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Despite growing volumes of business, increased profits and a step up in the pace of hiring, sentiment among financial services firms has deteriorated over the last quarter. Optimism within the industry has been flat or falling for the last 18 months, largely driven by external factors such as the macroeconomic environment, turbulent political landscape and continued uncertainty around Brexit.
Importantly, with business volumes expanding and average costs under control, firms are continuing to focus their investments and authorise capital expenditure on technologies to improve their business. Unpacking firms’ use of technology reveals a focus on robotics and artificial intelligence (AI), in particular around operational data analysis, risk profiling, customer engagement and process automation. Interestingly, when taken together with the reported increase in hiring, suggests that firms are currently preparing for long term change and exploring pilots and prototypes, rather than implementing new processes to help cut costs and remove jobs in the short term.
This increasingly technology driven strategy coupled with a renewed focus on hiring, reinforces the transformational journey that many firms have embarked on. This complements a recent report we have published with TheCityUK, which sets out a strategic vision for financial services in 2025 and supporting recommendations for firms.
As we look ahead in 2017, firms expect business volumes, profitability and employment to continue to rise over the next quarter to September, albeit at a slower pace and limited by their ability to find the right talent to support their growth.
Optimism within Banks continues to fluctuate, this time reflecting a fall in sentiment when compared with the last quarter. Despite this, banks continue to report increasing volumes of business and profitability with the latter expected to continue over the next 3 months in spite of the tough market conditions and uncertain geopolitical landscape.
Increasing regulation remains a key limiting growth factor over the next year, with respondents citing requirements such as the PRA’s letter on Brexit contingency planning resulting in almost a third having to make changes to their plans. Perhaps unsurprisingly, banks expect to increase spending on regulatory compliance, however this is complimented by increasing investment in IT and in particular new technologies supporting operational data analysis and robotic process automation.
Competition from other companies and sectors of the industry are expected to increase over the coming year, with IT systems and applications playing a key role in banks’ growth strategies.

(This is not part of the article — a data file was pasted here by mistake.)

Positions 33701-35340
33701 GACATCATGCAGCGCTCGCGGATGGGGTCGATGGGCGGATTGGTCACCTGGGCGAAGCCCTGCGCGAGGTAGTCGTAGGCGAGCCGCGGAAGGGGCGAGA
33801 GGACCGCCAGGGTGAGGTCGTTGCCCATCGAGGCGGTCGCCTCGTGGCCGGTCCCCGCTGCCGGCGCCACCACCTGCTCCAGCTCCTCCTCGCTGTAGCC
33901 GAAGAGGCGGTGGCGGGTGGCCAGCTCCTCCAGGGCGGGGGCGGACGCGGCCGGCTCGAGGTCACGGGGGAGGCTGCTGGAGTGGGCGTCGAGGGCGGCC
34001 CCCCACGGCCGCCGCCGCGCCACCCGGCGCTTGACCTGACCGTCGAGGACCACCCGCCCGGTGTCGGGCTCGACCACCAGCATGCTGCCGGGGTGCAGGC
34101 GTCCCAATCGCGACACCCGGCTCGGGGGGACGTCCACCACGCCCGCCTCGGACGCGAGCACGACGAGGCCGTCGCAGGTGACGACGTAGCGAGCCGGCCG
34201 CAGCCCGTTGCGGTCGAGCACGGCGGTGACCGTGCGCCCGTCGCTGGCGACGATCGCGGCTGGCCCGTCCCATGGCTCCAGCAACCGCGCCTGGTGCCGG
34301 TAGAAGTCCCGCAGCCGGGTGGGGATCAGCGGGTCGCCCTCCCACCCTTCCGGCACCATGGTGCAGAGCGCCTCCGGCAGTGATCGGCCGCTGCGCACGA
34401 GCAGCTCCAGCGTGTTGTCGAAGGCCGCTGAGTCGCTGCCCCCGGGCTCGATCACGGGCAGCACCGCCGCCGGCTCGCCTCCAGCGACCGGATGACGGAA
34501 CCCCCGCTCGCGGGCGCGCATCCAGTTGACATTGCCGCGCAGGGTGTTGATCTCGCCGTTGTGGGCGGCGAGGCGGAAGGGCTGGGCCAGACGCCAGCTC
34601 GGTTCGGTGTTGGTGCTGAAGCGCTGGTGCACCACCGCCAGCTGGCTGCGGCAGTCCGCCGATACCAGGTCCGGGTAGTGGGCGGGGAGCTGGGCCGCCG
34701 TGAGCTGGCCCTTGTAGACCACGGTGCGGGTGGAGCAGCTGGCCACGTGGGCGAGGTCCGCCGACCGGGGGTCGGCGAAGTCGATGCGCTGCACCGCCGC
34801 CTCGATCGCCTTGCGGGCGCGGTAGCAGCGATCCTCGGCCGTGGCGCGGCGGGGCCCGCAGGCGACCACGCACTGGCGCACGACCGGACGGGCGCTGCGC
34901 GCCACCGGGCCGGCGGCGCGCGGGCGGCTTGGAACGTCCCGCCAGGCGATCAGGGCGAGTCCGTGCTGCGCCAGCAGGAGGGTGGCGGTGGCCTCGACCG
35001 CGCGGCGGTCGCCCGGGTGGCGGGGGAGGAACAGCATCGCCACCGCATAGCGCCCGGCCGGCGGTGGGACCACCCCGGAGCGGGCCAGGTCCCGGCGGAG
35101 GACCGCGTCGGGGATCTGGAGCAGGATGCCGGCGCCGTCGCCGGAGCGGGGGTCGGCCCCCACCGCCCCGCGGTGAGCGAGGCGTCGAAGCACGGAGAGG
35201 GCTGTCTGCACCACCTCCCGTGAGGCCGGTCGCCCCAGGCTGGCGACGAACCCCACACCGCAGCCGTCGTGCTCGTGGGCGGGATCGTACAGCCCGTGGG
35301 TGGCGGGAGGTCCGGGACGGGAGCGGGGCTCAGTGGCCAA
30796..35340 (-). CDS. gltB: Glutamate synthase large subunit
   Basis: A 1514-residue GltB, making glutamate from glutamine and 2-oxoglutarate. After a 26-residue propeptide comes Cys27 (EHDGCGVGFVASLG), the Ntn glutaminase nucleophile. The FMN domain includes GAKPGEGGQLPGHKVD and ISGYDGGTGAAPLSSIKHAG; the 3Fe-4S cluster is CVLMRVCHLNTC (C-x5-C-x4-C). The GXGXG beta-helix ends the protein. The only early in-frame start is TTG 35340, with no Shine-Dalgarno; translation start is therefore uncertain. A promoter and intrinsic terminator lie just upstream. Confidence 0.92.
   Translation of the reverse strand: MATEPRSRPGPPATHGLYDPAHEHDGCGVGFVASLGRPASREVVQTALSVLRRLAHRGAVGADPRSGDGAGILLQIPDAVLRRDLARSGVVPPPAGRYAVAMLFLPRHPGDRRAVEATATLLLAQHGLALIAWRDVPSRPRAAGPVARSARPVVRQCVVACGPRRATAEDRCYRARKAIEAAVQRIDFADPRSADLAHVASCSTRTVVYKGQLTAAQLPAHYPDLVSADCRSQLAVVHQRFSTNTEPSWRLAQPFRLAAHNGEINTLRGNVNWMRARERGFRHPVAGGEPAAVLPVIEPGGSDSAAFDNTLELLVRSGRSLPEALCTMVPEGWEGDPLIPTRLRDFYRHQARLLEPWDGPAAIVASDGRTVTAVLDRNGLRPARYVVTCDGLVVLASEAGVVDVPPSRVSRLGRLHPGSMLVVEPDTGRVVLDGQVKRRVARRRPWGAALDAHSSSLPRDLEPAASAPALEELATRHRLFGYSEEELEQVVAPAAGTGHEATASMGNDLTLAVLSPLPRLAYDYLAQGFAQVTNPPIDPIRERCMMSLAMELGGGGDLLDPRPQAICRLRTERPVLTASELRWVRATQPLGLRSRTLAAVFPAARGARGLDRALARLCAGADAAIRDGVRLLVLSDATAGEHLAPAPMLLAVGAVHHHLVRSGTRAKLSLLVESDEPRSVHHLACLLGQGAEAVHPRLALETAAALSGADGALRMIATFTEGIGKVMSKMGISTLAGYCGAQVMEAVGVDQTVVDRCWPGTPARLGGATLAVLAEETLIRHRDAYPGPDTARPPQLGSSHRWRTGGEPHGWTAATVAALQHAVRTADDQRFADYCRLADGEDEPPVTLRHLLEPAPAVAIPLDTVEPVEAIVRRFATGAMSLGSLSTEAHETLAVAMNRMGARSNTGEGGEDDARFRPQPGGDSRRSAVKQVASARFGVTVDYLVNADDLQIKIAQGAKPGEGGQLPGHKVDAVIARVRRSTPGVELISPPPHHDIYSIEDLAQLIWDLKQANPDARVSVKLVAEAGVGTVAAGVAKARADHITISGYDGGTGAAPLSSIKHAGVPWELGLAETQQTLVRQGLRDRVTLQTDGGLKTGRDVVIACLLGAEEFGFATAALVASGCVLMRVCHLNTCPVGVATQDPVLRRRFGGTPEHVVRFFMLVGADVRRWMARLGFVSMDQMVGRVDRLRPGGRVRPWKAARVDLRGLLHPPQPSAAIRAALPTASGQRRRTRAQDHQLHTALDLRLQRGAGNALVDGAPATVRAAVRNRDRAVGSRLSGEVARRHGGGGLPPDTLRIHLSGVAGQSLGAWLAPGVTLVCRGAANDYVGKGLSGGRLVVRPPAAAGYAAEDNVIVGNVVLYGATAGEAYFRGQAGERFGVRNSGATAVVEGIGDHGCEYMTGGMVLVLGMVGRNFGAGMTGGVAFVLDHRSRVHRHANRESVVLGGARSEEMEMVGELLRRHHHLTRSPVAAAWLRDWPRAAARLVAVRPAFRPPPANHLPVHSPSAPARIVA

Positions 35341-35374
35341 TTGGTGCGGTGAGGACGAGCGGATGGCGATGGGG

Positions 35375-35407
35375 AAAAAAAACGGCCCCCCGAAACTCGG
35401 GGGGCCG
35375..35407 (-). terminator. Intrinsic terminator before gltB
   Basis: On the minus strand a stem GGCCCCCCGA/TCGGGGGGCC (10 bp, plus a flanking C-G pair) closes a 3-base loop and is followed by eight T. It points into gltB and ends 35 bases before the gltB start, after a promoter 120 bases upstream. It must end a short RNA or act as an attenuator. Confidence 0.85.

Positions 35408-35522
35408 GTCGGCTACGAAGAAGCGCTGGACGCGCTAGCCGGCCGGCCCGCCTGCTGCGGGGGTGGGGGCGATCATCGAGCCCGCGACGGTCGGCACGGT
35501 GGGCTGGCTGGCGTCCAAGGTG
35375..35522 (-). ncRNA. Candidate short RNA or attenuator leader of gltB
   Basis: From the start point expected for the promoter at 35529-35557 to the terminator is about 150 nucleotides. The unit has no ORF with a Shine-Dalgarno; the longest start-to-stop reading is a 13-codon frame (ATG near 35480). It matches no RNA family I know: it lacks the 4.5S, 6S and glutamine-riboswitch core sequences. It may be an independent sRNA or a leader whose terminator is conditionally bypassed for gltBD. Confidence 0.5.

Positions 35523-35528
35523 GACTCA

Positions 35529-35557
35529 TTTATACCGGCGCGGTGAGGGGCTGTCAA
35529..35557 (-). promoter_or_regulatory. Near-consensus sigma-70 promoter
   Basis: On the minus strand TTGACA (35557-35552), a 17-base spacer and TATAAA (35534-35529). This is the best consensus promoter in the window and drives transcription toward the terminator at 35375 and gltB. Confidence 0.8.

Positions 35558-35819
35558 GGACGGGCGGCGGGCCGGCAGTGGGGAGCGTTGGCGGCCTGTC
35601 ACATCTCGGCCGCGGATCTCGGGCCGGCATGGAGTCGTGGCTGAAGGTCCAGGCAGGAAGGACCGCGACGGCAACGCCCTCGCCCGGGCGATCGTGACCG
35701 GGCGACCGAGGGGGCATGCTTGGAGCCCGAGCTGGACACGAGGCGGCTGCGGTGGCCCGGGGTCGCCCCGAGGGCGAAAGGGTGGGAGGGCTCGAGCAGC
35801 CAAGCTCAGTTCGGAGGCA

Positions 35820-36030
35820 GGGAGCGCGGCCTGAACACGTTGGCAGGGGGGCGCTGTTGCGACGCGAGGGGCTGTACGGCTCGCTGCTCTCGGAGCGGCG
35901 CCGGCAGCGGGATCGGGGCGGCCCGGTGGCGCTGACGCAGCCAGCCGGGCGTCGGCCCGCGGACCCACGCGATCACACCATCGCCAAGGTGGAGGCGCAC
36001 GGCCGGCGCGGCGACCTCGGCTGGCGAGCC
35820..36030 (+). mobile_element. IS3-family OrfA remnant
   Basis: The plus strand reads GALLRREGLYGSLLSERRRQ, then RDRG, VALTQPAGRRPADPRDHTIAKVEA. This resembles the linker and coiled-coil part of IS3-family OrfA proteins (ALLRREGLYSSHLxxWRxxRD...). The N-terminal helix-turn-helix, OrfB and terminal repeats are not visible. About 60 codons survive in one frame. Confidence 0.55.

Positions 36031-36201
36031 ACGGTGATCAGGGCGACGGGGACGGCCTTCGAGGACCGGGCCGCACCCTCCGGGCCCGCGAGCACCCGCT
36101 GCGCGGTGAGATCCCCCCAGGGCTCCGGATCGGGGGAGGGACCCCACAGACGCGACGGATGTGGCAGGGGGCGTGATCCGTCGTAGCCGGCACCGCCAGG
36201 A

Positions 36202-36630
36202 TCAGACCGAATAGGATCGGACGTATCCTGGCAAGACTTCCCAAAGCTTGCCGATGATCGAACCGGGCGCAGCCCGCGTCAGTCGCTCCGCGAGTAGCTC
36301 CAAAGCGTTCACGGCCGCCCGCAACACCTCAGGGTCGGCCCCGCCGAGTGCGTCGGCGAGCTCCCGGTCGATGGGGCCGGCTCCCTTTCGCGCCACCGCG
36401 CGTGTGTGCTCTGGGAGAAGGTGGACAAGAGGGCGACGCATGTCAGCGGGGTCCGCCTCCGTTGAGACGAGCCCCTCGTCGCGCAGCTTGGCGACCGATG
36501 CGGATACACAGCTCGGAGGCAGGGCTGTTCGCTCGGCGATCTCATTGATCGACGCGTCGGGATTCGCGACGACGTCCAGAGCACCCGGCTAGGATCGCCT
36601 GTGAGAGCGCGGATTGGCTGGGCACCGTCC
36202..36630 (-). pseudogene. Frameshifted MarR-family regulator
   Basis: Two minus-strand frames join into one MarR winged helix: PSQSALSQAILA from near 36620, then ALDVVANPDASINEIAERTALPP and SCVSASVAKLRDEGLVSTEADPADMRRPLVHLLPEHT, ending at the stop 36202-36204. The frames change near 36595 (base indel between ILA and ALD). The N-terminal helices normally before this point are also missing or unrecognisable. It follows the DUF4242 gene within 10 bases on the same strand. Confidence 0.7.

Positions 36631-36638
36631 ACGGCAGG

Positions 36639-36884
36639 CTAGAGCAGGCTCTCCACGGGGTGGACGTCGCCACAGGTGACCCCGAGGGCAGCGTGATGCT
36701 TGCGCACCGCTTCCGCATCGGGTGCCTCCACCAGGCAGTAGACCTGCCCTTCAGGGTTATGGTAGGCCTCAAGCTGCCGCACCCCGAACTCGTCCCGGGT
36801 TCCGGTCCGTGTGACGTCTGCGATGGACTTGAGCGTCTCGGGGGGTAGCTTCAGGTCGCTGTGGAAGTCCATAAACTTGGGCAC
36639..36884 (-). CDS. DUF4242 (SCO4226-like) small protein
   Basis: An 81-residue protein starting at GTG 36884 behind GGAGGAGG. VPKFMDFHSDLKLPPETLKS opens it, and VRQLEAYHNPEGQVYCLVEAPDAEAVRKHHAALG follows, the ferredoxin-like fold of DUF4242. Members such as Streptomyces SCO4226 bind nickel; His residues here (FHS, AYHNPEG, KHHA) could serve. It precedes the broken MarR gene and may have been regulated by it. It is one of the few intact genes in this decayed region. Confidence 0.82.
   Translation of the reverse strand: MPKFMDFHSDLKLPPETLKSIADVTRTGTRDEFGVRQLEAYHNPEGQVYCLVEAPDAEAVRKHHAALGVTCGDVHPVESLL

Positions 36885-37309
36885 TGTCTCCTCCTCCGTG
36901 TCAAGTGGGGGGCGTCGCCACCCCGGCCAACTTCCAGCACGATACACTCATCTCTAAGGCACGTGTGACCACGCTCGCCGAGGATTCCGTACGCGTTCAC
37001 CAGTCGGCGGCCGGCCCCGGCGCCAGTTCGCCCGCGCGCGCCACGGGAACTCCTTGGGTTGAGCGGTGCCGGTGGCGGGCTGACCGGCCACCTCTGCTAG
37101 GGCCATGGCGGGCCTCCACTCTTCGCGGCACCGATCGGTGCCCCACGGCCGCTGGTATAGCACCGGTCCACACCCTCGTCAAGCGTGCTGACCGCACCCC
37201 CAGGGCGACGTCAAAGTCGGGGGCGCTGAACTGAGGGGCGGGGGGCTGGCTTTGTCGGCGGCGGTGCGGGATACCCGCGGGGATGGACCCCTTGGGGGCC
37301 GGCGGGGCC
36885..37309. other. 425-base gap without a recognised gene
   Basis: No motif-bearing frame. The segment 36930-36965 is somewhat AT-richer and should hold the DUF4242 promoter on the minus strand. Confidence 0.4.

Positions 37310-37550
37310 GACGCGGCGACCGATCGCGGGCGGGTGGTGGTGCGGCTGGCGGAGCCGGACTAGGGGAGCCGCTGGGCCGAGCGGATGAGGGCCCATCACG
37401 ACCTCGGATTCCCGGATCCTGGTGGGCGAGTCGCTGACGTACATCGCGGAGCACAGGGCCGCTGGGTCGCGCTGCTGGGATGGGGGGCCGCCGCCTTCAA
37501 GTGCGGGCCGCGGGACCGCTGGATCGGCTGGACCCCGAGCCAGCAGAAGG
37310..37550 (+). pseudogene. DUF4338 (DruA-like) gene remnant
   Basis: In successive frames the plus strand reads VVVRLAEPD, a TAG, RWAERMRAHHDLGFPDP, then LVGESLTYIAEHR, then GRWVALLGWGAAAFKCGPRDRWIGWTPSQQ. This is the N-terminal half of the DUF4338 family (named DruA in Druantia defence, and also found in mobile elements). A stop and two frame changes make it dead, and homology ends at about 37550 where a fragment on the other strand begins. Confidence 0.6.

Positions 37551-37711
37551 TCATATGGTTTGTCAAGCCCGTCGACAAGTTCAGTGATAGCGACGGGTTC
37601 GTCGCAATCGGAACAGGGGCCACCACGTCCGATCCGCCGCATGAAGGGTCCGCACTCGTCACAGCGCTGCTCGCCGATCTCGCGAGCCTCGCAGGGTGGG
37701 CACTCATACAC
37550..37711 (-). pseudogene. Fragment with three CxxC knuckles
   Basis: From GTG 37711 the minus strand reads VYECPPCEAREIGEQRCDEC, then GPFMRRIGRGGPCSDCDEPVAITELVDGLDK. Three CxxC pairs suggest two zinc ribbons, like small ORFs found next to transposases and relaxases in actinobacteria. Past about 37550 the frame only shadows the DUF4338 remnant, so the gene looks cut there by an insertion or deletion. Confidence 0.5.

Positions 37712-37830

General insurers, life insurers and brokers in the UK foresee opportunities for growth. However, despite positive volumes of business and reported profitability, optimism is balanced, driven by uncertainty in the market and the changing political landscape.
Insurance technology or InsurTech continues to be an area of focus across insurance, with respondents currently investing in solutions that help drive better risk insights, improve efficiencies, cut costs and improve customer engagement. This complements the findings of our latest global InsurTech report, which found that 52% of insurers have put InsurTech at the heart of their strategies to help drive innovation and respond to challenges.
Embracing the opportunity in technology, insurers are preparing themselves for significant change projects to overhaul ageing legacy systems, respond to regulatory requirements such as IFRS 17 and adapt their business models for the future. Across the board, insurers are looking to recruit more staff to help drive change and acknowledge the availability of skills and strong competition as barriers to growth over the coming year.
Sentiment among investment managers increased over the last quarter, underpinned by a stronger than expected business volumes and profitability. This is contrast to the other industry segments and the difficult macroeconomic environment that is propagating a sense of cautious optimism within the sector. Despite this, investment managers forecast a muted business performance in terms of average commissions and profitability over the next quarter.
Investment managers continue to invest in recruiting new people and in technologies to support business growth, which are both now at their highest in over a year. Interestingly despite this, investment management firms are behind when it comes to the adoption of new technologies when compared to their industry counterparts. However, this continued focus indicates that work is being carried out to re-platform and become more streamlined as investment managers work towards integrating new technologies over the next couple of years.
Investment managers continue to develop their systems and processes to support the challenges of today, whilst keeping an eye to the future to be ready to seize the opportunity afforded by emerging technologies such as artificial intelligence (AI) and Robotic process automation (RPA).
UK Financial Services Leader
Tel: +44 (0)20 7212 5193